Pronounced inflammatory reactions occurring shortly after intracerebral hemorrhage (ICH) contribute to the formation and progression of perihematomal edema (PHE) and secondary brain injury. We hypothesized that modulation of brain inflammation reduces edema, thus improving clinical outcomes in patients with ICH.
To investigate whether oral administration of fingolimod, a Food and Drug Administration–approved sphingosine 1–phosphate receptor modulator for multiple sclerosis, is safe and effective in alleviating PHE and neurologic deficits in patients with ICH.
Design, Setting, and Participants
In this 2-arm, evaluator-blinded study, we included 23 patients with primary supratentorial ICH with hematomal volume of 5 to 30 mL. Clinical and neuroimaging feature–matched patients were treated with standard care with or without oral fingolimod. The study was conducted in Tianjin Medical University General Hospital, Tianjin, China.
All patients received standard management alone (control participants) or combined with fingolimod (FTY720, Gilenya), 0.5 mg, orally for 3 consecutive days. Treatment was initiated within 1 hour after the baseline computed tomographic scan and no later than 72 hours after the onset of symptoms.
Main Outcomes and Measures
Neurologic status and hematomal and PHE volumes (Ev) and relative PHE, defined as Ev divided by hematomal volume, were monitored by clinical assessment and magnetic resonance imaging, respectively, for 3 months.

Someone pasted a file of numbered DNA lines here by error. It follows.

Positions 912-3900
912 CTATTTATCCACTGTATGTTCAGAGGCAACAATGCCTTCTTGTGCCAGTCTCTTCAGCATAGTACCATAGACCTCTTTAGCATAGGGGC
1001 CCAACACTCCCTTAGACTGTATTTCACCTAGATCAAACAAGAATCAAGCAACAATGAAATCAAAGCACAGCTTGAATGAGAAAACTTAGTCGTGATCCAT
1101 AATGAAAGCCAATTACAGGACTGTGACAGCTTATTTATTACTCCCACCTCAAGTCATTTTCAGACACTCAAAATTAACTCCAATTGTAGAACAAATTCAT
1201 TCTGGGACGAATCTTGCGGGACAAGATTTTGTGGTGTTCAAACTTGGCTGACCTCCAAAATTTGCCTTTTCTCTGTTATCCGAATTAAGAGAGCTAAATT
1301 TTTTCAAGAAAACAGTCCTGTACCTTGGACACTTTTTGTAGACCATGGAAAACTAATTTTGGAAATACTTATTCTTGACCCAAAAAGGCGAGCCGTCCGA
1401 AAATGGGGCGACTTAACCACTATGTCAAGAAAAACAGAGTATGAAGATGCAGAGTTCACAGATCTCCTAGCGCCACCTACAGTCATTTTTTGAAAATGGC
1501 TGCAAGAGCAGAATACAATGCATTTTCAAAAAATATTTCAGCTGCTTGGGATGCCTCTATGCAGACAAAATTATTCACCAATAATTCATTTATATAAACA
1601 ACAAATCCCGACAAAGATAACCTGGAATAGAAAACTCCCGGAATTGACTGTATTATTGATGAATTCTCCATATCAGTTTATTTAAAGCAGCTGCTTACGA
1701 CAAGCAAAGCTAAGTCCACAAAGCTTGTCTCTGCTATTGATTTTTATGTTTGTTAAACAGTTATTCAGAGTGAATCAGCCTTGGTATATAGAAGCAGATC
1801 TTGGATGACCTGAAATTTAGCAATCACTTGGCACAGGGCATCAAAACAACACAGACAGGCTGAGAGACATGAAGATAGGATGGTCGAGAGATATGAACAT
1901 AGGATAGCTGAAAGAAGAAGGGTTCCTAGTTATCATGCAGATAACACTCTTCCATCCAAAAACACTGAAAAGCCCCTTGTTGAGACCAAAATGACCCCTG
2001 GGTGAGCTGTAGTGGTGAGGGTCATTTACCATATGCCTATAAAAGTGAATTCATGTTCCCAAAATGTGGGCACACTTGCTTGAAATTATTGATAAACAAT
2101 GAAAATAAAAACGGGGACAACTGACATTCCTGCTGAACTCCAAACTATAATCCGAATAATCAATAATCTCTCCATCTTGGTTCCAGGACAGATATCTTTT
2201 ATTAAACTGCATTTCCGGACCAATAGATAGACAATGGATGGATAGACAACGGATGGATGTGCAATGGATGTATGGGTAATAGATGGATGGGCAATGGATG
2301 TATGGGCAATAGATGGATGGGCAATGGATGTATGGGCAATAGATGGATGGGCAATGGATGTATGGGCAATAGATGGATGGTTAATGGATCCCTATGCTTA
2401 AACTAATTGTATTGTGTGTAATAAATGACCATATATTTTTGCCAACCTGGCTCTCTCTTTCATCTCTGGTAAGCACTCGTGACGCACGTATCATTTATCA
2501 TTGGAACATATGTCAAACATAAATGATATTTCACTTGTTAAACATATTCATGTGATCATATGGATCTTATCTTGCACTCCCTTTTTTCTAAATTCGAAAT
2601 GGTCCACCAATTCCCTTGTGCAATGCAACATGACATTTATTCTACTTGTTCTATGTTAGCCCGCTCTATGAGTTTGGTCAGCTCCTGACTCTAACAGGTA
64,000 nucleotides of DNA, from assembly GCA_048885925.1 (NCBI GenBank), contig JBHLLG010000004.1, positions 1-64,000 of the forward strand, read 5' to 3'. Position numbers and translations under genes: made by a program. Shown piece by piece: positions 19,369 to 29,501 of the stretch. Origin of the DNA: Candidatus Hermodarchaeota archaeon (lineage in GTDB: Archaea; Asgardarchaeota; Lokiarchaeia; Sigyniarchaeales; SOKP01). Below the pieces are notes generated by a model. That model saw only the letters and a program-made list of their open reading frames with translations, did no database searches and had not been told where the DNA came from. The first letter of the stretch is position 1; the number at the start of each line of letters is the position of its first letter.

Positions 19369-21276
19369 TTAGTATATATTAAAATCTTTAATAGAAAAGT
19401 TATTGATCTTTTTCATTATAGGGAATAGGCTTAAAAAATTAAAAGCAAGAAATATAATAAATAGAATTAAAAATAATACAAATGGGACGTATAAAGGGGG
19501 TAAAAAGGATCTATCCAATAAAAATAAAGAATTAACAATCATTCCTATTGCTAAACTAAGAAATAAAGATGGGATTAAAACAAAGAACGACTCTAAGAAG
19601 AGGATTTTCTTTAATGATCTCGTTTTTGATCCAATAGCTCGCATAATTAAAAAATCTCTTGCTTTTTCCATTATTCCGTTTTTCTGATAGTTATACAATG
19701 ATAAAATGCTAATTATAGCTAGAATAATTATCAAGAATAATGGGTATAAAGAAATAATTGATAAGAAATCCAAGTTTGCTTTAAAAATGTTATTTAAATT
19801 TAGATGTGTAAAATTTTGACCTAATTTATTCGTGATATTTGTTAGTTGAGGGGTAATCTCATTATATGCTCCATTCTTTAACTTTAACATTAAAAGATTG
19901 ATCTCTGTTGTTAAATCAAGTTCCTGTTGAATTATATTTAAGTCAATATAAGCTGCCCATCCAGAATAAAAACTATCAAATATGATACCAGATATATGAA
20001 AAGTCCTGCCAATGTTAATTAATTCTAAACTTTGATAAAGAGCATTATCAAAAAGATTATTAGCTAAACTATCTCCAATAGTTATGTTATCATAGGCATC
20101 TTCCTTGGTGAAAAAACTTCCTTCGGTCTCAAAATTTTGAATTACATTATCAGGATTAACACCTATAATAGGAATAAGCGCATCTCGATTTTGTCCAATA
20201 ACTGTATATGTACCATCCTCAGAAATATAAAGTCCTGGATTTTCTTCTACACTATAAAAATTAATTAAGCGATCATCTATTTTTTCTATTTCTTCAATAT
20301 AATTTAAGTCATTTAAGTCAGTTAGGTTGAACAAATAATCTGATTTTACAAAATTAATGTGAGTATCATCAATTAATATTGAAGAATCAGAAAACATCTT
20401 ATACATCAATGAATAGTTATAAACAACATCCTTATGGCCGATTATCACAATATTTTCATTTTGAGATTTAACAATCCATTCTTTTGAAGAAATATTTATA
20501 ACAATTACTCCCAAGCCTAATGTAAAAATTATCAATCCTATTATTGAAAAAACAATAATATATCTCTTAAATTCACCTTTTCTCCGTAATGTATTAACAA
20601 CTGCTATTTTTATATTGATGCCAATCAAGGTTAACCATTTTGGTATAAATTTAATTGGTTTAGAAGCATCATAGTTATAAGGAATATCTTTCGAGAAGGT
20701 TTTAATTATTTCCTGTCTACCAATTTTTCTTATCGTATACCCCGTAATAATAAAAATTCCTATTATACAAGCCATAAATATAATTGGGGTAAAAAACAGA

Patients treated with fingolimod exhibited a reduction of neurologic impairment compared with control individuals, regained a Glasgow Coma Scale score of 15 by day 7 (100% vs 50%, P = .01), and had a National Institutes of Health Stroke Scale score reduction of 7.5 vs 0.5 (P < .001). Neurologic functions improved in these patients in the first week coincident with a reduction of circulating lymphocyte counts. At 3 months, a greater proportion of patients receiving fingolimod achieved full recovery of neurologic functions (modified Barthel Index score range, 95-100; 63% vs 0%; P = .001; modified Rankin Scale score range, 0-1; 63% vs 0%; P = .001), and fewer reported ICH-related lung infections. Perihematomal edema volume and rPHE were significantly smaller in fingolimod-treated patients than in control individuals (Ev at day 7, 47 mL vs 108 mL, P = .04; Ev at day 14, 55 mL vs 124 mL, P = .07; rPHE at day 7, 2.5 vs 6.4, P < .001; rPHE at day 14, 2.6 vs 7.7, P = .003, respectively). We recorded no differences between groups in the occurrence of adverse events.
Conclusions and Relevance
In patients with small- to moderate-sized deep primary supratentorial ICH, administration of oral fingolimod within 72 hours of disease onset was safe, reduced PHE, attenuated neurologic deficits, and promoted recovery. The efficacy of fingolimod in preventing secondary brain injury in patients with ICH warrants further investigation in late-phase trials.